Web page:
As Buddhists we are often regaled with the fact that indeed we are all one inter-being. Whether we imagine this as being different cells in the body of the dharma, or perhaps even a subtle part woven into the machine of karma, sometimes this idea seems perfectly in line with our human experience, and sometimes it seems in conflict with it.
I lived at Great Vow Zen Monastery for two years and I had many experiences being part of a seamless system, an organic heart that shared its beat and joy with so many people that passed through the halls. I also had experiences of deep and unyielding loneliness. It’s funny for some people to imagine feeling alone at the monastery. There is hardly any time of day where someone is not close at hand. I slept in a room where other practitioners were a mere cubicle wall away. I could feel and most definitely hear their presence. Yet I often felt very, very alone.
The experience of loneliness for me always comes as a sickness and distinct longing to be seen and heard by other people. It’s a desire to be known in a deep and fundamental way; a hope and desire for intimacy. Sometimes this longing manifests as a desire for a romantic partner, and sometimes just as a dull depression. But always for me, it comes as a sense that something just isn’t quite right. I often wondered, “How does loneliness happen if indeed we are all one being?”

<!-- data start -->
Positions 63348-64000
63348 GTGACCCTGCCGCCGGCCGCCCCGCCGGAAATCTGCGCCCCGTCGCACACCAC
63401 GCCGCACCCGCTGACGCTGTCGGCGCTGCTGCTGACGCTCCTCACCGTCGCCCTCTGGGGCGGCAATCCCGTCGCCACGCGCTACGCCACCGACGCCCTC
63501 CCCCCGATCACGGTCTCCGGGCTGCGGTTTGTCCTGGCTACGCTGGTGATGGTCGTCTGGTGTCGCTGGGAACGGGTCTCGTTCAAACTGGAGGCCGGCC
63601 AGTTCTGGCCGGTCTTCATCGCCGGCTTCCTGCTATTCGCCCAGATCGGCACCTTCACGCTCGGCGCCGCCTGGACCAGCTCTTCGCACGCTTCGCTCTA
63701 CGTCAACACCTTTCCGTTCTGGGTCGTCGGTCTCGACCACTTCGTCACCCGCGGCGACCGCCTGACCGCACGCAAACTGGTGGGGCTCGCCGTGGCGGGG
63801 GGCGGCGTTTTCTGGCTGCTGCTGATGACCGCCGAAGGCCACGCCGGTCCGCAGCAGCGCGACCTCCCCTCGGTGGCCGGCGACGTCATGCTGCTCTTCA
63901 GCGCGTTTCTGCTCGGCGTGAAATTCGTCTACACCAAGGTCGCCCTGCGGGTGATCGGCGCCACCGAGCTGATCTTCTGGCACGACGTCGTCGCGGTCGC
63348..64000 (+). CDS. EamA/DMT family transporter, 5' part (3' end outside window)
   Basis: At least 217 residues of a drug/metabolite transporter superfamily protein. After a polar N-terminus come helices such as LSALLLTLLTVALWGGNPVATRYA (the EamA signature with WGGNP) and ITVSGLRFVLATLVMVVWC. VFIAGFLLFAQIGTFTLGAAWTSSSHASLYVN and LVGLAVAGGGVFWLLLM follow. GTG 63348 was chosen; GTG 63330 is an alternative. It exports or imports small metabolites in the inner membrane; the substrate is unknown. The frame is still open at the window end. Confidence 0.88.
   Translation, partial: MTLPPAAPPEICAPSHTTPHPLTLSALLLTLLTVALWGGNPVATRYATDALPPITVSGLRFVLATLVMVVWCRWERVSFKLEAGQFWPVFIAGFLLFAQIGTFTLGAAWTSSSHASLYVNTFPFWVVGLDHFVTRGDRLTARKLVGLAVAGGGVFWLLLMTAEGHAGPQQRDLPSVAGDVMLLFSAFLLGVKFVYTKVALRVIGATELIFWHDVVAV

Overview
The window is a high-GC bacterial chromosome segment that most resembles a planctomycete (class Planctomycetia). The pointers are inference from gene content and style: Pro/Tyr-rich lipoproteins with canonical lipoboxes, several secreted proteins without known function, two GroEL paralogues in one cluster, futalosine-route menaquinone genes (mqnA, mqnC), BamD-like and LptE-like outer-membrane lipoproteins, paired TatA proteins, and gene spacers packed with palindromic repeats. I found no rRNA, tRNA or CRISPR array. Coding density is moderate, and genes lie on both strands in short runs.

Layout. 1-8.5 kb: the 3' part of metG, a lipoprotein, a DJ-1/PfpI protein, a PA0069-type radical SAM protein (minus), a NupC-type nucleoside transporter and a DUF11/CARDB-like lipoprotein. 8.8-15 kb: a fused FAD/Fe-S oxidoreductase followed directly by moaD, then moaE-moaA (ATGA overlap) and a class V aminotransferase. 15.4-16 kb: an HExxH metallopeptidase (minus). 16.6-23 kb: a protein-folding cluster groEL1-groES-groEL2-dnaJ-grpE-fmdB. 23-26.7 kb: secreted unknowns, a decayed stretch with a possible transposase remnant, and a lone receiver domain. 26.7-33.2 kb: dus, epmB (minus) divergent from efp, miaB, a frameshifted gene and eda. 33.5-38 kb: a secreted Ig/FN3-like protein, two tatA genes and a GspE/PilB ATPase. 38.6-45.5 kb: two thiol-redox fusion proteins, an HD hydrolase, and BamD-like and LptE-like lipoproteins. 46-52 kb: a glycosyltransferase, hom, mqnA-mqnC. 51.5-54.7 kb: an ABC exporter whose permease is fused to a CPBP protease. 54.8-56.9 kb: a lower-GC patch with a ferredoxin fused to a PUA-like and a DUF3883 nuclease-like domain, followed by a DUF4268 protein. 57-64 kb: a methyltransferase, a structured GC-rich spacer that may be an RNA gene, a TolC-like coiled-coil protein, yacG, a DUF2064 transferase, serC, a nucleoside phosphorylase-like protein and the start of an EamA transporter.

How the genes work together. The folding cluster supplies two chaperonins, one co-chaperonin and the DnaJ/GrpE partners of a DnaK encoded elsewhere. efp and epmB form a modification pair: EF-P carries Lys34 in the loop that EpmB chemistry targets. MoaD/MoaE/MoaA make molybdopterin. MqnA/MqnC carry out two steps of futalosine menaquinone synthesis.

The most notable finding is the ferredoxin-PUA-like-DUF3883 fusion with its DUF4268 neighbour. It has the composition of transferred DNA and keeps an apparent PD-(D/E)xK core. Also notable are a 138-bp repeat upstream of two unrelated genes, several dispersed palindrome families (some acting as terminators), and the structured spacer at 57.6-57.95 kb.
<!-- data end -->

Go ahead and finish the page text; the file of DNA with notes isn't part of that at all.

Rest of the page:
Since leaving the monastery I have struggled with loneliness from time to time. Entering lay life is a challenge after the strict discipline and strong container of the monastery. I have done many things to help contain my mind and yet I still find this sense of loneliness cropping up.
When I feel lonely my heart is actually expressing its deep connection to the other human beings around me. I feel a deep compassion and love, and yet my day-to-day experience doesn’t match the felt truth of inter-being. I live in a world with suffering beings, one of which is me. We are all too often caught up in our own agendas, our own ego games, and our own complex defenses to realize how deeply connected we all are. This dissonance can amplify our suffering and often lead to a feeling of disconnect and misalignment we call loneliness.
Working with preschool children I see this often. If I had to guess the deepest fear in the heart of many of my students, it would be that they would find themselves alone with no one to play with or care for. Even at a young age I can see this tension between the deep sense of connection and the external sense of singularity.
Even though it is hard to bear, I think part of me knows that this deep feeling of longing, the well in the pit of my stomach that emerges during bouts of loneliness, is not a sign of something wrong with me. Rather, it is another indication of the presence of inter-being in my life. Even my casting about for new friends and new romance, which is rarely successful, demonstrates a true desire to be more in line with this sense of connection.
I’m not offering any particular cure or remedy for this phenomenon of loneliness, but rather a question. How can I use the longing of loneliness to serve the dharma and strengthen my own heart? How can we use the depth of this feeling to deepen our own connection to others and understanding of the nature of suffering?
Feeling lonely is hard no matter how you look at it, but I hope that by acknowledging it as part of my reality and practice that it may offer relief to others who have, are, or will experience its effects. I truly believe that we love each other much more than we are willing to admit. And sometimes it is only through this subtle pain called loneliness that we can realize the truth and power of this deep and abiding inter-heart.